This week, Rural Minnesota: A Generation at the Crossroads will focus on young immigrants in several rural areas of the state, from Pelican Rapids to Chisago County.
PELICAN RAPIDS, Minn. — Abdirashid Nuur was lucky he arrived in Minnesota during the month of August.
He had enough adjustments confronting him without the daunting distraction of a Northern Minnesota winter.
Abdi (as his friends call him) had boarded a plane in Kenya’s Nairobi – a sprawling metropolis of more than 3 million people. It’s a subtropical city teeming to the pulse of hip-hop and Benga music, where glittering malls and gritty street hustlers operate side by side, thousands fill the stands for major league soccer and the cops never seem to get ahead of the robbers.
His destination was Pelican Rapids, a two-stoplight town of 2,500 people where farm fields roll right up to the commercial district. The culture throbs here, too, but with a far different rhythm and flavor, reflecting civic interests of Northern European immigrant settlers: quilt shows, library projects, festivals in the parks and high school sports. The police department’s website lists seven officers on the force.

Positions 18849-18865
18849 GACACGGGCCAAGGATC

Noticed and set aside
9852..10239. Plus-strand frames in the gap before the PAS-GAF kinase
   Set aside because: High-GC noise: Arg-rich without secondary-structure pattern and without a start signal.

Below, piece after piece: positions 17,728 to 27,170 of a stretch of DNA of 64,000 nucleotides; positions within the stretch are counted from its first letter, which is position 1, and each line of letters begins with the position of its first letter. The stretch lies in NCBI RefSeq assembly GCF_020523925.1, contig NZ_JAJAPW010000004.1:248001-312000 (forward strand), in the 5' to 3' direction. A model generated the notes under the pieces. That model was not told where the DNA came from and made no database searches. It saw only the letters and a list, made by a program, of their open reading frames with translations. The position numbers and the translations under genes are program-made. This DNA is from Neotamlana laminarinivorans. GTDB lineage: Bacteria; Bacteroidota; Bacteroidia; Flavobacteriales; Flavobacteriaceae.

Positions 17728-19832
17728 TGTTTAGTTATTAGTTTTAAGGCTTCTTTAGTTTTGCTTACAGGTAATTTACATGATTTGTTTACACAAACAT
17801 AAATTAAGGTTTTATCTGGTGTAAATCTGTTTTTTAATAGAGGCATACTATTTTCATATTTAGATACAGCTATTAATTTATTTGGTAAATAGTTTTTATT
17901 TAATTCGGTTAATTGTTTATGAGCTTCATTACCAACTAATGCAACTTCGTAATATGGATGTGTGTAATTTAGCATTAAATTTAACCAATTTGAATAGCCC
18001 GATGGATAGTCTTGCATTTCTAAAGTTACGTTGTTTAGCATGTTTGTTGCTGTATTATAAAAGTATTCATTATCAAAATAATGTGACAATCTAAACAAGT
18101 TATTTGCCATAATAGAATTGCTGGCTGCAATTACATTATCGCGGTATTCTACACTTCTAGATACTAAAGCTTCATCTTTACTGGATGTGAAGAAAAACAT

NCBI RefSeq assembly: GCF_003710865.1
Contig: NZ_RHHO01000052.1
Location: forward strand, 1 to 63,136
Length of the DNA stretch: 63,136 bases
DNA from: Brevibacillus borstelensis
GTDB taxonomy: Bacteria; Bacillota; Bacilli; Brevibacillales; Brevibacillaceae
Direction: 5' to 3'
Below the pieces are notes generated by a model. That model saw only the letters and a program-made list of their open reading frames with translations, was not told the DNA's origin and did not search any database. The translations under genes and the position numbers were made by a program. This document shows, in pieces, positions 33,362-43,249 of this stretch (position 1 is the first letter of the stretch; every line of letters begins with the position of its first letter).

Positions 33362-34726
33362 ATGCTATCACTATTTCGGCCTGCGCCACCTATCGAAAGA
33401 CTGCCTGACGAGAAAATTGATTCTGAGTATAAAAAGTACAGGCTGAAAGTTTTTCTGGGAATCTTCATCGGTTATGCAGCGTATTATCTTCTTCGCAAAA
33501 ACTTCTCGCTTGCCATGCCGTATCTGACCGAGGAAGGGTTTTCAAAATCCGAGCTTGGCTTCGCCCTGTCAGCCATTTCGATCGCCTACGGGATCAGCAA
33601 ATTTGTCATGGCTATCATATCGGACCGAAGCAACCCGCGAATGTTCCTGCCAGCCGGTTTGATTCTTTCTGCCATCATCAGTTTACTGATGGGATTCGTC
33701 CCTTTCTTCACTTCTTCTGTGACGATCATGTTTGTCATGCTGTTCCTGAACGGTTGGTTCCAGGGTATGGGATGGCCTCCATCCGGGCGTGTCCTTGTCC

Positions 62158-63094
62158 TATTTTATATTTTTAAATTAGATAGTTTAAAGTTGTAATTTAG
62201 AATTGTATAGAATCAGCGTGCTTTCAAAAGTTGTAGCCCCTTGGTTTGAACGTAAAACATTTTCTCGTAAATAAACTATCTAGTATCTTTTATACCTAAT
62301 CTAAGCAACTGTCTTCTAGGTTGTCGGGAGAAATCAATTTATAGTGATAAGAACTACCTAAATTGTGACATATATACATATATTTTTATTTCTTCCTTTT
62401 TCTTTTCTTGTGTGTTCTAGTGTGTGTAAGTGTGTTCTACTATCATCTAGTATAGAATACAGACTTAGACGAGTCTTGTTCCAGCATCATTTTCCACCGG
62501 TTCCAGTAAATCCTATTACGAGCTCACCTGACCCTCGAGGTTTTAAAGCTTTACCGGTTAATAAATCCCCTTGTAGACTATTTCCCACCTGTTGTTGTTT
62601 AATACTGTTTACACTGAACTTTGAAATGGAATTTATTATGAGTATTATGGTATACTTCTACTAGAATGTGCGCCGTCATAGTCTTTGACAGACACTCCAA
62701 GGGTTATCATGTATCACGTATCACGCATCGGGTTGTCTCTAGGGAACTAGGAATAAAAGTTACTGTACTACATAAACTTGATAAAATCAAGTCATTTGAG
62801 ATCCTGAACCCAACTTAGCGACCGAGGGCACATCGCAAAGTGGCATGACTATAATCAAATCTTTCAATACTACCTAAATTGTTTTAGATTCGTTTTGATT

“I couldn’t believe this was such a small city,” Abdi said.
This is where we live
It was not the America he had seen in movies, which typically were set in New York, Washington, D.C., or Los Angeles. But it was the place where a brother had landed when he made it to the United States ahead of the rest of the family.
“My brother said, ‘This is where we are going to live for the rest of our lives,’ ” Abdi recalled.
One of the first “American” foods Abdi tasted was pizza. What else?
“I didn’t like it,” he said.
But that was nearly four years ago. Now, he has acquired a taste for pizza – and, more profoundly, an appreciation for peaceful Pelican Rapids.
“I live freely, here,” he said. “Life is much better. … I like small cities. There is less trouble.”
From Mogadishu to uffda